The One by John Marrs is a recommended mix of a romance and a thriller. Match Your DNA, a dating service, has developed a DNA test that promises participants it will find The One - your perfect match, the one partner for you, the one you are genetically made for, your soul mate. Since it began ten years ago, millions of people across the world have submitted their DNA and let the computer program find their perfect match. Of course, this has also resulted in the breakup of marriages and families. It has also changed the whole concept of finding your perfect partner. Since the test finds your perfect match, with a reported 99.9% accuracy, the whole concept of dating, romance, and love has changed. Five different people in this story have received the notification that they’ve been "Matched" and they are meeting their genetic soul mates. These five people are Mandy, Christopher, Jade, Nick, and Ellie. The novel then consists of short, fast-paced chapters sequentially jumping from one characters story to the next... and repeat. Each chapter frequently ends with a cliff-hanger. What it felt like was a soap opera. We have the over-arching theme that they have all submitted their DNA to find The One and have been matched. Then we follow their ongoing individual stories. Each story has its own drama and propagates related questions based on the match and the choices the individuals make. The stories of each individual and their match are interesting, but not as interesting as the original concept and not exactly grist for a thriller. Quite frankly, many of the individual stories shambled along and were basically predictable. There were few surprises. None of the couple's stories intersect, so readers can jump ahead freely. There are a few intriguing questions, such as does a DNA match with your soul mate really mean your match is the only one for you? Is there truly no free will or personal choices in the matter. And what about having two heterosexual man matched with each other? The writing is good. It is a quick read. The stories all start out with various degrees of strength, and then dawdle along for the most part. I appreciated how most of the stories were concluded. The plots in the individual stories were all bit too melodramatic/soap operish for me. I was also never convinced that a DNA test (no real scientific explanation is given) could predict a soul mate. So many people liked this novel more than me I'm thinking the difference is the romance novel part. I don't read them, so I was hoping for more science fiction. Those of you who like science fiction may want to by-pass this one since the science is incidental while the match-making melodrama is in the forefront. 2.5 rounded up Disclosure: My review copy was courtesy of Hanover Square Press.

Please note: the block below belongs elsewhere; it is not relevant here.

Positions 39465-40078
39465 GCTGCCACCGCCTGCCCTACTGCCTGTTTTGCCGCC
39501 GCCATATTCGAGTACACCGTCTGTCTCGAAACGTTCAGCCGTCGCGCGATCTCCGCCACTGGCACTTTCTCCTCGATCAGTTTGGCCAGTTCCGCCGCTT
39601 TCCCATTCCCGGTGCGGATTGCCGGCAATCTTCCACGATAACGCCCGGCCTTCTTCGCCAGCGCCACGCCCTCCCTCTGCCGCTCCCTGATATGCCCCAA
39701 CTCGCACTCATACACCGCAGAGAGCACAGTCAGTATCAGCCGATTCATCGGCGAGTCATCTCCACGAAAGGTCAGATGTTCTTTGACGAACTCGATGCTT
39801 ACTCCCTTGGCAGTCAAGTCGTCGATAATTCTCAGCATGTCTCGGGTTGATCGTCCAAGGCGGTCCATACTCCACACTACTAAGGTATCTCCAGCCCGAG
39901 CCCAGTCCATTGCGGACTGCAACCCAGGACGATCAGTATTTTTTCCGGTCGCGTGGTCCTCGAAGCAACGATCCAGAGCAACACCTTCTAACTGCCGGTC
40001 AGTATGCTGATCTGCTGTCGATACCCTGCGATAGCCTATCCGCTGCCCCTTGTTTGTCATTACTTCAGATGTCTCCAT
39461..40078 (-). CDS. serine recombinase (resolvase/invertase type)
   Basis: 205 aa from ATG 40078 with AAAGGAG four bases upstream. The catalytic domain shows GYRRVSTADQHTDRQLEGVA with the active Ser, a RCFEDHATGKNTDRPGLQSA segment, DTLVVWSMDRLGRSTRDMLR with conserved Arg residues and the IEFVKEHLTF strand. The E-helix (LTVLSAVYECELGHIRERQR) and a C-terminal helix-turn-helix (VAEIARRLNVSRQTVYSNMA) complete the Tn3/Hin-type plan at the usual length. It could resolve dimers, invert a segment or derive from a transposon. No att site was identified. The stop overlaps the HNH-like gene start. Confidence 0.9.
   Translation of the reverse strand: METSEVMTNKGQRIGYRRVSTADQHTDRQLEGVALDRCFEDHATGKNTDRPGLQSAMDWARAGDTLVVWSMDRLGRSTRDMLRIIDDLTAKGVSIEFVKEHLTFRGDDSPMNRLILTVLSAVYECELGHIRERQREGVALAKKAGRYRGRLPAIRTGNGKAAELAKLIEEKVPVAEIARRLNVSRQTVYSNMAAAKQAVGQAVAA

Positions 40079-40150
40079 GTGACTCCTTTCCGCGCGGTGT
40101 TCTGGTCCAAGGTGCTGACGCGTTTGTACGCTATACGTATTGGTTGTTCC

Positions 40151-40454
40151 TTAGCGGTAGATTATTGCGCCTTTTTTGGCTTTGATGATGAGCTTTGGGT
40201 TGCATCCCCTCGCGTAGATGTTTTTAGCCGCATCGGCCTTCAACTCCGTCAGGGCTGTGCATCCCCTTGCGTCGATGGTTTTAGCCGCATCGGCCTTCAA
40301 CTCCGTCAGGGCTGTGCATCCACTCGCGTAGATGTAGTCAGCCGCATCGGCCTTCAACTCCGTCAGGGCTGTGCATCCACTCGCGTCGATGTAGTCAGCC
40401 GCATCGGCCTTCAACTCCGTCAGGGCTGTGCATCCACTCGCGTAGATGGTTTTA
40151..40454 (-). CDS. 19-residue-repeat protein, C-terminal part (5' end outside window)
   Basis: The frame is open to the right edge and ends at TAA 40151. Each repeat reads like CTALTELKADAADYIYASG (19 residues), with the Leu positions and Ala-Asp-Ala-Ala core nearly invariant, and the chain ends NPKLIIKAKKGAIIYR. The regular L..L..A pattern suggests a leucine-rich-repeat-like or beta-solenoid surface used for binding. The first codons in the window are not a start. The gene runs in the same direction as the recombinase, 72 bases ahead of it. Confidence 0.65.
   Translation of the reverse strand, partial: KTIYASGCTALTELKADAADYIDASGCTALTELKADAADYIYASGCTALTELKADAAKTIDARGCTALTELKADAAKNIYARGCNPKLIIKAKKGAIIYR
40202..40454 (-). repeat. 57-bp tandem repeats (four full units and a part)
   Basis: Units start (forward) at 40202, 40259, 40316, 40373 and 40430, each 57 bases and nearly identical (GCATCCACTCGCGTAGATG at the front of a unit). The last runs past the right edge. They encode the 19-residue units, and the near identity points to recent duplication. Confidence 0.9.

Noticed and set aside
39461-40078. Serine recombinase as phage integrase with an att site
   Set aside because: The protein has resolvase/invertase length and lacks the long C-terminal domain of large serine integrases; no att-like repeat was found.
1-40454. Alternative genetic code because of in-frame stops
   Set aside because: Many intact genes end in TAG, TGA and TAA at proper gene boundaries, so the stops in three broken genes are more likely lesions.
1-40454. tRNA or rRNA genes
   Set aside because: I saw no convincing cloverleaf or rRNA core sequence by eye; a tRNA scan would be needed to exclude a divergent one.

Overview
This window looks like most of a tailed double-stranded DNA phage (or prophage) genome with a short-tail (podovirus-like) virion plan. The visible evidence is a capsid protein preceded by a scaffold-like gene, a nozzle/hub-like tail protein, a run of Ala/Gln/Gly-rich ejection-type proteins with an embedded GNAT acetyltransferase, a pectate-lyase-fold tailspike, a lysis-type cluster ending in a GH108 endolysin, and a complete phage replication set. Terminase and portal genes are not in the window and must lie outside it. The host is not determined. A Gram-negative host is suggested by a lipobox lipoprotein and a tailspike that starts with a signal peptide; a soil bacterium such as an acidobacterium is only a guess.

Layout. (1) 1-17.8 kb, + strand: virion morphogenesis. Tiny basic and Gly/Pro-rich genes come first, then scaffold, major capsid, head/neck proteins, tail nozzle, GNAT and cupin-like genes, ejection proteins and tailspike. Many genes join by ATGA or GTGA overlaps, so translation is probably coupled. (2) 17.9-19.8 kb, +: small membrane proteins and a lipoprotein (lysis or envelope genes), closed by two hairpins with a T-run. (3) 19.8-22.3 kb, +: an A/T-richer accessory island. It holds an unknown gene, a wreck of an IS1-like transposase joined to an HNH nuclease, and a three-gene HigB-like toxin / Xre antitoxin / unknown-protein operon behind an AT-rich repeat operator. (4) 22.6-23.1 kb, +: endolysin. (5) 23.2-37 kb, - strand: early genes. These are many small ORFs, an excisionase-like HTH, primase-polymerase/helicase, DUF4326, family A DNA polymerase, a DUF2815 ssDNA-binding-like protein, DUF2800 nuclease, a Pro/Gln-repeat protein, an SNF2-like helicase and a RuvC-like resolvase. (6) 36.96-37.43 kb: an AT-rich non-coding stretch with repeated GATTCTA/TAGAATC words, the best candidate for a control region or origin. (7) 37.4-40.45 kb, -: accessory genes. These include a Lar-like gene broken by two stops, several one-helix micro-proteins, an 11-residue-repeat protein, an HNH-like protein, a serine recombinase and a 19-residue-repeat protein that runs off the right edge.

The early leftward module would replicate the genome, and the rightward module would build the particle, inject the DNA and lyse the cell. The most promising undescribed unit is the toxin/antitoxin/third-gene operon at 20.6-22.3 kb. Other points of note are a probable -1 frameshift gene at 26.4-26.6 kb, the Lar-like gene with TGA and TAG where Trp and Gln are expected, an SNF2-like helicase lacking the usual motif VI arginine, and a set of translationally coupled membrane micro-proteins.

suekitty13 More than 1 year ago